A question to address is which of these two is better to reach success and grow and change within your life.
I hate to tell you this, but the answer to this question can vary.
For one, goals can be more effective to define your next steps and create concrete plans of action.
They can provide a useful guide as to what you want.
But goals divorced from intentions don’t mean much.
A goal, ultimately, is grounded in an intention and your path to that goal matters just as much as the objective itself.
Your journey matters as much as the destination, and the experience you have while working towards something is as important as that something.
Intentions have more staying power.
They can also determine how much satisfaction we derive from the process, how motivated we stay, and how we approach the obstacles we face.
Overall, to succeed we need both.
Why setting intentions are so important?
Once you reach a goal, you might feel a boost of motivation and satisfaction.
But often, that feeling and experience fades, and you are left planning for the next goal or wondering whether you pursued the wrong thing.
This is a normal experience.
It only means that we can’t wait to be happy until we achieve something to make us happy.
We can’t wait for our goals to push us towards joy, love, kindness, or anything else.
We need, instead, to integrate those experiences into the journey, and that is when intentions are especially important.
How to support our goals with our intentions?
Our intentions provide a way to do things – joyfully, mindfully, giving our best, at a calm and gentle pace, with no judgment, etc.
This allows us to focus on the journey as we move towards our goals.
Paradoxically, this makes us more likely to stick to our goals, because we are not as concerned with achievement and performance.
Our attention is directed towards a specific experience and towards our feelings.
When we have goals, it can feel a bit like having an endless checklist.
It makes us concerned with not only doing but doing well, performing to a certain standard, or hurrying up.
We might even worry or plan for the future or regret choices we made.
An intention can help us refocus our attention to be present in the current moment, which will improve both our performance and our experience.
Setting intentions every day allows you to live more fully
Daily intentions can help us shape our experiences.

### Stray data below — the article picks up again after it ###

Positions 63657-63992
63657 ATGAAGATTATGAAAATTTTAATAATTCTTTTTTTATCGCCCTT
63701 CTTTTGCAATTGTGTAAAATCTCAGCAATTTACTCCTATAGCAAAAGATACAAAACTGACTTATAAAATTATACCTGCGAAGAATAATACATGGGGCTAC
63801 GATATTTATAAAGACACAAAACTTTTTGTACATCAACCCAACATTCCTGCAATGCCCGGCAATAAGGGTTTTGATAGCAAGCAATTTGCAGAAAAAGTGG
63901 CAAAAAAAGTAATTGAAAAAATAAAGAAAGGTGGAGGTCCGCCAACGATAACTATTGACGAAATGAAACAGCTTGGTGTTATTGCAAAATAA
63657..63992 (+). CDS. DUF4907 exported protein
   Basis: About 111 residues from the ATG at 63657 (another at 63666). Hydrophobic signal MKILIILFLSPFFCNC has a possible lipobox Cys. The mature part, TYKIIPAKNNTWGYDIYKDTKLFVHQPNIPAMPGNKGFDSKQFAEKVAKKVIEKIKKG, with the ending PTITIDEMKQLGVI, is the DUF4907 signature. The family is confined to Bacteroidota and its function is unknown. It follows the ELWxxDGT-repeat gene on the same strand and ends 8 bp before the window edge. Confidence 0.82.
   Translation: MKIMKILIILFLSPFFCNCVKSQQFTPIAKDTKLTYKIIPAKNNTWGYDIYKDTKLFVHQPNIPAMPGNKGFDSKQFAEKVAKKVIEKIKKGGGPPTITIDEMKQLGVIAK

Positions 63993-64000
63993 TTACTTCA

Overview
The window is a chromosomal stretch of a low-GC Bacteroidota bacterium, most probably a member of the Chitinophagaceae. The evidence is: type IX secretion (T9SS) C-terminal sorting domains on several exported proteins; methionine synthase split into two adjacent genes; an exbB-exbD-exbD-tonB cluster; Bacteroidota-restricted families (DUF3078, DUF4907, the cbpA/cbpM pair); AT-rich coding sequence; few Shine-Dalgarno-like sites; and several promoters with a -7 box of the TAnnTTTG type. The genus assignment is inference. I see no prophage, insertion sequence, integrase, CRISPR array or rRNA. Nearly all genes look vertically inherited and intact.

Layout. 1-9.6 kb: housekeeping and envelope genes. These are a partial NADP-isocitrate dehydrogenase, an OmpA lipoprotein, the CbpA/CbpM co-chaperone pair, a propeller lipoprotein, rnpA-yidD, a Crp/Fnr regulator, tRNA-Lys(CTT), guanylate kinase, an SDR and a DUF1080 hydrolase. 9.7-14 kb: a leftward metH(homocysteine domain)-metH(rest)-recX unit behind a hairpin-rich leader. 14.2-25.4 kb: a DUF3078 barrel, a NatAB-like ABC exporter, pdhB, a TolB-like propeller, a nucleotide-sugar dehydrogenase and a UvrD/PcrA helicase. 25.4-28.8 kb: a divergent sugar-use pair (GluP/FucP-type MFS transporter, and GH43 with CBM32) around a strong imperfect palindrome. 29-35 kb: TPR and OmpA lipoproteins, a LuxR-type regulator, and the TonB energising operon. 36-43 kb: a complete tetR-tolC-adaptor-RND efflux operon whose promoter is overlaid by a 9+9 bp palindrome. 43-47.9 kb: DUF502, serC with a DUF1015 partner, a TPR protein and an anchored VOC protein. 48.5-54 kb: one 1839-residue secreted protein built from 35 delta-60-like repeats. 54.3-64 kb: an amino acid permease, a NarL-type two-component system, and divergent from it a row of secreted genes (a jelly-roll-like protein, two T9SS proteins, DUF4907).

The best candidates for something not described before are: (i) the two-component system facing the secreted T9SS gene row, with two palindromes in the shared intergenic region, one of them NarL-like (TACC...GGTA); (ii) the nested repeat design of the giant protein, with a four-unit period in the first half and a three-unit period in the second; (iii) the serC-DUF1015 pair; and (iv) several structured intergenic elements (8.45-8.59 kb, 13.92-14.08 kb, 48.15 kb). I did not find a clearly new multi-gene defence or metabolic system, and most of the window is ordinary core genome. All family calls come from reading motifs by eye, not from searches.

It’s also important to have some type of an intentions to goals, journal to guide you along your life’s journey in helping you manifest your vision into physical reality- so here are 3 great journals and styles to get you going, they have special prompts inside to help you achieve your goals.
Law of Attraction Life & Goal Planner - A 30 Day Journey Creating Your Dream Life - Personal Gratitude Journal, Week Success Planner, and Stickers
Clever Fox Planner PRO – Weekly & Monthly Life Planner to Increase Productivity, Time Management and Hit Your Goals – Organizer, Gratitude Journal – Undated – 8.5 x 11" – Lasts 1 Year
Law of Attraction Planner - Undated Deluxe Weekly, Monthly Planner, a 12 Month Journey to Increase Productivity & Happiness - Life Organizer, Gratitude Journal, and Stickers
How do you want to spend this one day, unrepeatable and unique?
What do you want to focus on today?
You might consider what type of experience you want to have today and start the day with this in mind.
Do you want to be kind? Present? Optimistic?
It is all up to you.
An intention is a tool to live better and more present every day, and an intention is entirely up to you, as it concerns your own experience.
Drawing goals from your intention
Your intentions don’t always need to connect to a goal, but they often provide a useful platform for developing your goals.
Intentions can offer an insight into what you seek.
For example, if you often find yourself setting the intention of eating things that make you feel good, you might develop a more concrete goal based on said intention – should you change your habits?
Stop eating out so much? What goal will fit your intention the best?
Goals and intentions are two very useful tools for improving yourself and following your dreams.
One is all about the destination, the other is all about the journey, so they complement each other very well.
An intention is something that enhances your experience, while a goal is a guide that shows you where you want to go.
By combining both, you can be more motivated and more successful.
Dane, E. & Brummel, B. (2014). Examining workplace mindfulness and its relations to job performance and turnover intention. Human Relations. 67. 105-128. 10.1177/0018726713487753.
Gollwitzer, Peter & Sheeran, Paschal. (2006). Implementation Intentions and Goal Achievement: A Meta-Analysis of Effects and Processes. First publ. in: Advances in Experimental Social Psychology 38 (2006), pp. 69-119. 38. 10.1016/S0065-2601(06)38002-1.
Lawlor, K. (2012). Smart Goals: How the Application of Smart Goals can Contribute to Achievement of Student Learning Outcomes. Developments in Business Simulation and Experiential Learning, 39.